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Breath on the windowpane: Precarious aesthetics and diegetic noise in Nick Broomfield’s Ghosts

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This article explores the various ways in which noise acts as an aesthetic marker of precarity in Nick Broomfield’s Ghosts, a documentary account of the death of 23 undocumented Chinese nationals in the United Kingdom in 2004. Taking its cue from recent work on aesthetics and the temporalities of precarity, it considers the ways in which the different forms of noise ‐ medial and informational ‐ index the ways in which the figure of the undocumented migrant labourer disturbs dominant western accounts of the aesthetic predicated on a division between production and consumption. Noise, in the form of Michel Serres’ conceptual figure of the parasite, it argues, registers the ways in which precarious labour has revealed the dependence of aesthetic categories on models of production rendered incoherent by the representation of undocumented migrant labour.
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Keywords: Nick Broomfield; aesthetics; documentary; globalization; migrant labour; noise; precarity; undocumented labour

Document Type: Research Article

Affiliations: 0000000084992262University of Amsterdam

Publication date: October 1, 2019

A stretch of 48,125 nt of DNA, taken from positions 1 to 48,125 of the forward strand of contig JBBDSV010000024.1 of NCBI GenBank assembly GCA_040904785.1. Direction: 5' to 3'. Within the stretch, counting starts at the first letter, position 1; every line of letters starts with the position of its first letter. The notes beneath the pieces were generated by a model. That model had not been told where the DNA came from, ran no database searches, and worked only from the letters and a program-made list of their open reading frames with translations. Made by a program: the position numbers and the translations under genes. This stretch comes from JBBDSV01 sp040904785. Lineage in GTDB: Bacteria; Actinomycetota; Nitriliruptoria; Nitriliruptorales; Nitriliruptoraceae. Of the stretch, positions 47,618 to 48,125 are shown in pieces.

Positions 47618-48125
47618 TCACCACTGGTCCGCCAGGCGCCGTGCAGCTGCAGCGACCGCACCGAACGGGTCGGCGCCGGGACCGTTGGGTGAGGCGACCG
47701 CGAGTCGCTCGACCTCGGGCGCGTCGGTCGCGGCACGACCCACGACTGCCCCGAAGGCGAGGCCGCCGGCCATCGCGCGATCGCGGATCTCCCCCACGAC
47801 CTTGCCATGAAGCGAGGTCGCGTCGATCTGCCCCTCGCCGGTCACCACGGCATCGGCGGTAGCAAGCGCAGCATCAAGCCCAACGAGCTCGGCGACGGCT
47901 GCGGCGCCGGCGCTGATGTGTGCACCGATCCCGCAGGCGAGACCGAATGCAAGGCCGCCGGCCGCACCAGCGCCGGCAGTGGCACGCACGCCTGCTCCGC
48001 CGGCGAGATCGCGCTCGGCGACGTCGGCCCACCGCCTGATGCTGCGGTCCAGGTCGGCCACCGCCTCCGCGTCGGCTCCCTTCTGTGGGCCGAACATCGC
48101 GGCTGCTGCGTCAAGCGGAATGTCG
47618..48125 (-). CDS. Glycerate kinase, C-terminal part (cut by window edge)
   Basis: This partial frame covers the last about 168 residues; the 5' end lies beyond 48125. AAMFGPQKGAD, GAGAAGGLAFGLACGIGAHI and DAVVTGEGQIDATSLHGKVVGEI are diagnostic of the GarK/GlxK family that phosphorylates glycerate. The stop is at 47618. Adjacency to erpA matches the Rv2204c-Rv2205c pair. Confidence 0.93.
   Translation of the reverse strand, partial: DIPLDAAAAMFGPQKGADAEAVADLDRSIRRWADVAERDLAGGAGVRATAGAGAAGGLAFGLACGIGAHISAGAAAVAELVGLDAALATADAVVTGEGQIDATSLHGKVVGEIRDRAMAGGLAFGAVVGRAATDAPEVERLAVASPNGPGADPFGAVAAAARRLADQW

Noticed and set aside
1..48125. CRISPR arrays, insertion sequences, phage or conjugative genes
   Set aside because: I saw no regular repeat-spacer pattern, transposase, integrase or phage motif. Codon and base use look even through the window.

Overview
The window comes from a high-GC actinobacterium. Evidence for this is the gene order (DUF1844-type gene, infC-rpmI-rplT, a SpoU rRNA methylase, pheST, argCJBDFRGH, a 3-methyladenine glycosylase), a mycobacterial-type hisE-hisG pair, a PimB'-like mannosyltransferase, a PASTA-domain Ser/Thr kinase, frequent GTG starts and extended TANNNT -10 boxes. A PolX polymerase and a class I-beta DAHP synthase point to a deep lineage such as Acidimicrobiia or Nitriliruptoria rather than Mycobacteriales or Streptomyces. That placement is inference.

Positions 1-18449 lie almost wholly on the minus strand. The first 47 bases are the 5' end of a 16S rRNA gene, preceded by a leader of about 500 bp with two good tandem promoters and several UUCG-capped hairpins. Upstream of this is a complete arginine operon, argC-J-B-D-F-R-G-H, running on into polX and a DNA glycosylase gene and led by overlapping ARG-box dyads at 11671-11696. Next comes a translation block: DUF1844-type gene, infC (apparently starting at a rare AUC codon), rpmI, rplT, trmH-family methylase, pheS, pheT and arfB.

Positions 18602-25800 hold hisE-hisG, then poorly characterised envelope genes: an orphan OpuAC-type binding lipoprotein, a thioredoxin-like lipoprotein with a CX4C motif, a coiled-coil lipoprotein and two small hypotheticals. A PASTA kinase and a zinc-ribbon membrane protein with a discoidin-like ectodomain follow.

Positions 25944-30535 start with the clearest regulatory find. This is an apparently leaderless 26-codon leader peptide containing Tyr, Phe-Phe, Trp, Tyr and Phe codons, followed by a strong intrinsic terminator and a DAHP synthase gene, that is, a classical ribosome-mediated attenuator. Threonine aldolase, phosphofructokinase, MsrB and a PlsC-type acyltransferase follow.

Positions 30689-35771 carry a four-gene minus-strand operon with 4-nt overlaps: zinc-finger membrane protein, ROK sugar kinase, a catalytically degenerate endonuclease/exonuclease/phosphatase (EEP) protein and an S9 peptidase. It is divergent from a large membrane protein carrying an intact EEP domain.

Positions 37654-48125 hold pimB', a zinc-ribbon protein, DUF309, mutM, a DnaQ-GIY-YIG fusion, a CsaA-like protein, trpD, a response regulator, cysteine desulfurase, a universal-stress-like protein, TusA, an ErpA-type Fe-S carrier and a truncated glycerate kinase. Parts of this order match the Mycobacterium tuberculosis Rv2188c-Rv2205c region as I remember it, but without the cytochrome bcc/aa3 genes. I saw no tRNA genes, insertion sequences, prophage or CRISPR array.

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  • The course of cultures at both local and global levels is crucially affected by migratory movements. In turn, culture itself is turned migrant. This journal will advance the study of the plethora of cultural texts on migration produced by an increasing number of cultural practitioners across the globe who tackle questions of culture in the context of migration. They do this in a variety of ways and through a variety of media. To name but a few relevant aspects of this juncture of migration and culture, questions of dislocation, travel, borders, diasporic identities, transnational contacts and cultures, cultural memory, the transmission of identity across generations, questions of hybridity and cultural difference, the material and oral histories of migration and the role of new technologies in bridging cultures and fostering cultural cross-pollination will all be relevant. Methodologies of research will include both the study of 'texts' and fieldwork.
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